"Prime Minister Yousaf Raza Gilani was the only senior Pakistani government official to attend." The others didn't want to be seen in any context that might suggest they oppose the blasphemy law. "Slain Cabinet Minister Is Buried in Pakistan," by Jane Perlez and Waqar Gillani for the New York Times, March 4 (thanks to The Religion of Peace):
ISLAMABAD, Pakistan — Shahbaz Bhatti, the Christian cabinet minister who was assassinated this week, was honored Friday at a Roman Catholic service here attended by thousands and then buried in his impoverished village, a bastion for over 100 years for the rights of minorities.
Prime Minister Yousaf Raza Gilani was the only senior Pakistani government official to attend. There was a phalanx of foreign diplomats, including the American ambassador, Cameron P. Munter, who sat in a pew near Mr. Bhatti’s coffin.
Mr. Bhatti had served as the minister for minorities and dedicated his life to religious tolerance in this increasingly radicalized Muslim country. His killing on Wednesday underlined the anxieties among Western governments that extremists were using targeted killings as a way to move Pakistan toward an Islamic state and were doing so with impunity.
Mr. Bhatti’s assassination followed the killing in January of an even more prominent politician, Salman Taseer, the governor of Punjab. The men campaigned for the reform of draconian blasphemy laws that are often used to persecute minorities, particularly Christians. Mr. Taseer was killed by his government bodyguard, who was widely hailed in Pakistani society after he confessed.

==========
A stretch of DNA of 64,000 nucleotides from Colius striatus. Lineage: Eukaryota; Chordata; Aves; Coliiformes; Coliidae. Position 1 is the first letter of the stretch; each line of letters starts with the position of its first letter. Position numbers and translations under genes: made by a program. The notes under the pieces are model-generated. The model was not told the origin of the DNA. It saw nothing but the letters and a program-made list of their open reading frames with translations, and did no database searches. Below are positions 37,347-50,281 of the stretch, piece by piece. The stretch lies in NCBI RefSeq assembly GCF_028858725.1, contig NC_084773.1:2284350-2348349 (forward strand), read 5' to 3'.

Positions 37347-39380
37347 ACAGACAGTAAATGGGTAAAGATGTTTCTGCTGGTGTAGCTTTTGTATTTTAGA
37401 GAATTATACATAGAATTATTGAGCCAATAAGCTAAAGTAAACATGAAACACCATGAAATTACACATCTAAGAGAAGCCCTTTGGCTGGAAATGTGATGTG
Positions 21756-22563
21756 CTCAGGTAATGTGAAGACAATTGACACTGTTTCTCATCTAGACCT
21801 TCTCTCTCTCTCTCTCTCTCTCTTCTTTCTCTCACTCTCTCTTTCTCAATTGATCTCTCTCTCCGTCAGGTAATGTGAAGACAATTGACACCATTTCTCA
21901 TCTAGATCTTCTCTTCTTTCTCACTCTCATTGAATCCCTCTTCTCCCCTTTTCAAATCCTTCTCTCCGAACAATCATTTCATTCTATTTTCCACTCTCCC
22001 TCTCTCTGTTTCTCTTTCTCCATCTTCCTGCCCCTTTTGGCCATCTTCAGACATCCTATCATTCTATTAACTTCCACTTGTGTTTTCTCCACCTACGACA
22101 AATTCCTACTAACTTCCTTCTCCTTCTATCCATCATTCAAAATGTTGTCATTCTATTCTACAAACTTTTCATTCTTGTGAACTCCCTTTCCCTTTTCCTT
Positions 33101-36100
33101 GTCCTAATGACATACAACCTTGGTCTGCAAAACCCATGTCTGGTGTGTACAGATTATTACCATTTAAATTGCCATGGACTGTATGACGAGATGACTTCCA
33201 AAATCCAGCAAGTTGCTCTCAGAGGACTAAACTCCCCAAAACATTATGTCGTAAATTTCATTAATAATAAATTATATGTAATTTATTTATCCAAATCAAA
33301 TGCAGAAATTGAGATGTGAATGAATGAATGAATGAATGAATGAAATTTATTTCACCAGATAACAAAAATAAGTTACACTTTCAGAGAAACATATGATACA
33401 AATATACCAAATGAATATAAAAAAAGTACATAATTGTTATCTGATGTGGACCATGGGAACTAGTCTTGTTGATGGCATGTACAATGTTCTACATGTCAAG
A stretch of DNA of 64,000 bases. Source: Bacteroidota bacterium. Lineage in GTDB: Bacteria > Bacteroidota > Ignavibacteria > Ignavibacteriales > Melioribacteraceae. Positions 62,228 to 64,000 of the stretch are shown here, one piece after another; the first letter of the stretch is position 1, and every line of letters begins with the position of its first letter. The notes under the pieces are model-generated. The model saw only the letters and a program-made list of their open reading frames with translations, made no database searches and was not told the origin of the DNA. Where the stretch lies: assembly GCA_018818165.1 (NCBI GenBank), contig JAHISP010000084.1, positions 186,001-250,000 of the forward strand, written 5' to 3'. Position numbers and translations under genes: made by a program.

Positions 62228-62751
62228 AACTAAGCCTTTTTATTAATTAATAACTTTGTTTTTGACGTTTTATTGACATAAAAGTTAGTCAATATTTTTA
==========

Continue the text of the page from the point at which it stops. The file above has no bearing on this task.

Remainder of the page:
Diplomats at Mr. Bhatti’s funeral at Our Lady of Fatima Church said they feared that the minister was killed on information provided by his government security detail. A branch of the Pakistani Taliban based in Punjab, where militants control many of the schools and mosques, claimed responsibility for the killing....
Another diplomat said that the government, which so far has proved unwilling or unable to take a strong stand against the killings, would try to offer compensation to Mr. Bhatti’s family and then close the case.
The ruling Pakistan Peoples Party, which was founded on secular principles but is now under pressure from religious conservatives, announced recently that it opposed efforts to amend the blasphemy law.
But the dismay of Mr. Bhatti’s family and the angry atmosphere at the funeral, in Khush Pur in Punjab, indicated that Pakistan’s Christians — about five million out of a total population of 180 million — were unlikely to let the matter rest.
“We feel that Pakistan is our country, but it seems there is no government in the country, ever, which gave us shade and protected us and fully respected our rights,” said the Rev. Andrew Nisari, one of the Catholic clergymen at the burial. “Will we be living in this hostile, harassed and fearful environment forever?”...